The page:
Recently, I read an editorial written by Tae Kim over at GamePro. Basically Tae (and a few others) are saying the same thing that I've been saying for years—most games are too long without the content to support such length, and that story-driven games in particular would benefit from being tighter and more focused.
I'm glad to see that this idea is starting to pop up more and more, because it's true. However, there's a bit of a spin to Tae's piece, and this little twist is something I have an issue with.
Here's the opening of the article:
In this week's editorial, we present an argument for the idea that games, especially those that feature a narrative story arc, need to be shorter, and that gamers need to stop making overall game length a priority when they make their purchasing decisions.
It seems to make sense, so what's the problem?
The problem is that while critics like Tae, myself, and others are saying openly that bigger does not always equal better, asking the player to make purchasing decisions that ignore financial realities and perceived value comes off as a purely one-sided proposition. Asking players to modify their standards and expectations makes sense, but that's only half the battle. Where's the compromise on the part of the publisher?
Before going on, let me be absolutely clear: I'm not trying to criticize Tae or GamePro specifically, nor do I have a beef with them. Honestly, I agree with almost everything Tae says in his editorial, and his thinking is correct—it simply lacks a critical piece of the equation. It's not just Tae, though. It's uncommon to see anyone in the review sphere or the industry in general call for changes on any part except the consumer's.
All the ongoing shrieks of "piracy" and this friendly little war on used games that's been happening? Those are the blind jabs taken by a bloated, outdated, struggling publishing machine that's out of touch with reality.
Fact: Nearly every game hits retail at the one-price-fits-all of $60 regardless of length, modes, features or extras. For example, Enslaved: Odyssey to the West launched at the same price as Fallout: New Vegas, which launched at the same price as Call of Duty: Black Ops, yet there's a significant difference in the amount of content and perceived value in each of these titles… yet they all cost exactly the same?
Following that line of thinking, here's another place where Tae's editorial stumbles for me:
But my point here is that it is possible to also have a meal that isn't nearly as substantial, but the quality of the food is so good, and the dining experience is so memorable, that you don't think twice about how much you have to leave on the table when you get up.
What this says to me is that players are supposed to get over the price tag and support "quality" regardless of the cost or how much they actually receive. I understand what's being said, but really… no suggestion that publishers need to change unsustainable business models, and not even a moment taken to call out the nonsense in the idea of one-price-fits-all?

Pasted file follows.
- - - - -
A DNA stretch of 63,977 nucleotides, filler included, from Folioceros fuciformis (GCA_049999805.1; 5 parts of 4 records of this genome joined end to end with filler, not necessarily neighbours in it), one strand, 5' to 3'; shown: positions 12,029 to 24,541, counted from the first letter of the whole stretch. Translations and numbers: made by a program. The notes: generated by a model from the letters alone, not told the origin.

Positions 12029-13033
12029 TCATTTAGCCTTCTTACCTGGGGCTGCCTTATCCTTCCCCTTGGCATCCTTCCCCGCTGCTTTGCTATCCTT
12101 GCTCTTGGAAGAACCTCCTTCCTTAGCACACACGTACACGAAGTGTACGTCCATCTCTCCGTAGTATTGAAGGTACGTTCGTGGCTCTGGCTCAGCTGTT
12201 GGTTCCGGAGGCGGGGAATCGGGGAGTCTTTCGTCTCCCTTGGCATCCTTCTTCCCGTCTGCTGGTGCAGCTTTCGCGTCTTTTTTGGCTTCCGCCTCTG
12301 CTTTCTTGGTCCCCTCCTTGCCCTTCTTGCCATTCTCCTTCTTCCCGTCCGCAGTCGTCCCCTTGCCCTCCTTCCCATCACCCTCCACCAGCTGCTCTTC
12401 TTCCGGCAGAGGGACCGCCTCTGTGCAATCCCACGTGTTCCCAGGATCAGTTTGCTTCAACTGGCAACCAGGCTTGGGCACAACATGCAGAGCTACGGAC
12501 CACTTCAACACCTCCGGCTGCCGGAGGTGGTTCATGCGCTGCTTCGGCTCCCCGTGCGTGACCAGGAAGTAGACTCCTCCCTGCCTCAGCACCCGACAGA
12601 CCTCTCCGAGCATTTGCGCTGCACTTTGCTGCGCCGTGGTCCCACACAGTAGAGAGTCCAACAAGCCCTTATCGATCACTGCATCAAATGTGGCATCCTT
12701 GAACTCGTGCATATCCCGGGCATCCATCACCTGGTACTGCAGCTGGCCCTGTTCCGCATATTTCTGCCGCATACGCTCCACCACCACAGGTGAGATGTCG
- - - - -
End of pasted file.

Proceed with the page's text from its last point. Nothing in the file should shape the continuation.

In the real world, $60 is a lot of money to most, and buying every interesting title isn't a possibility when the price is steep for just one. A gamer pinching pennies wants to get the most bang for their buck, so if a person can only afford to buy one brand-new game a month, are they going to choose the eight-hour art-house narrative experience, the 100-hour open-world game, or the infinitely-replayable multiplayer FPS?
If I could only choose one game, I know what I'd pick—and as much as it pains me to say, it wouldn't be the eight-hour experience. As much as I might enjoy the art-house title, I'd either rent it or pick up a used or heavily-discounted copy six months later.
(What's that sound? I'm not sure, but it might be the sound of studios going under…)
As a critic who's been writing for years about wanting concise games, supporting smaller titles and cheerleading fringe projects, the "rent or buy used" statement may seem like a contradictory one to make. However, when financial realities enter the picture, priorities change—teenagers with tons of disposable income become parents with kids. The economy is in bad shape and jobs are scarce. People have rent to pay and the interest rate on credit cards is no joke. When money gets tight, luxuries like $60 brand-new games are the first thing to go.
To use Enslaved as an example again, it was a high-quality title with great characters, solid gameplay, and attractive graphics. It was quite an enjoyable single-player experience, but there was precious little replay value once credits rolled. It also lacked any multiplayer to help extend the life of the game, so its estimated lifespan to the average player was somewhere in the neighborhood of eight hours.